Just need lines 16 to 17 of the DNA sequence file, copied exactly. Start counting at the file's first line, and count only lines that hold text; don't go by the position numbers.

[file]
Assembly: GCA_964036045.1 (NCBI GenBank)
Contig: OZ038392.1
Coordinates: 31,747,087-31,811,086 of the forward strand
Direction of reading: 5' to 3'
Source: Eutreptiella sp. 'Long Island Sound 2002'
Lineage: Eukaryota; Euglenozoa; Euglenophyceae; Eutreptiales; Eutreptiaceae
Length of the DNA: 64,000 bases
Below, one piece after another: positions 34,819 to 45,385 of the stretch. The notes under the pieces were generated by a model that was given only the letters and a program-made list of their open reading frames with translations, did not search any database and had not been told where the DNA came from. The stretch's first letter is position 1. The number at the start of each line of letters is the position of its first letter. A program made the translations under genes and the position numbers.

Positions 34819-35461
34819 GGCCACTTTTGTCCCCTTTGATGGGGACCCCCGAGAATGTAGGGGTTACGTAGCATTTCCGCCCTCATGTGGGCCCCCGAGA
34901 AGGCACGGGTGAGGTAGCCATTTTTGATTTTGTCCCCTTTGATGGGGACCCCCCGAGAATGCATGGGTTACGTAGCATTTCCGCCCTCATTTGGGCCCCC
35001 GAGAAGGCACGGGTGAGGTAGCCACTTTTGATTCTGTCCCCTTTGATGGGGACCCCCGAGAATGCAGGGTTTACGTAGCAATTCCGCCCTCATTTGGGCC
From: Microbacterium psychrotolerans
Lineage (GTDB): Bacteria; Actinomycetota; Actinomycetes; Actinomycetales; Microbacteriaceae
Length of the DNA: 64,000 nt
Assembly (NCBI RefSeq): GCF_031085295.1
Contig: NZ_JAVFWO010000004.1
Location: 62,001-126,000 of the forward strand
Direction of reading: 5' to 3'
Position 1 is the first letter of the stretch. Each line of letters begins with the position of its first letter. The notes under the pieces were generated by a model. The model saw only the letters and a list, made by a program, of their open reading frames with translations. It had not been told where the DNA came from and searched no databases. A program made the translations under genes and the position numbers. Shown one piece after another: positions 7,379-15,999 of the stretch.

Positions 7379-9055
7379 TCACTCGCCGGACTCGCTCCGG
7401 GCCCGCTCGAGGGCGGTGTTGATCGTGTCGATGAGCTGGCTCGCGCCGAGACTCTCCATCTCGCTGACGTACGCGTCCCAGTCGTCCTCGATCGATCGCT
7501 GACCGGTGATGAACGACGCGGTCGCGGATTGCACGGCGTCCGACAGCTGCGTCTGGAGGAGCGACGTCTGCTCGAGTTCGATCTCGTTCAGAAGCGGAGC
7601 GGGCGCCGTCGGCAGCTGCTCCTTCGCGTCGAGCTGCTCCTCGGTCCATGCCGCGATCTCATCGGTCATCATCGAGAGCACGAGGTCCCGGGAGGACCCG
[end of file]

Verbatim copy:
Assembly (NCBI RefSeq): GCF_031085295.1
Contig: NZ_JAVFWO010000004.1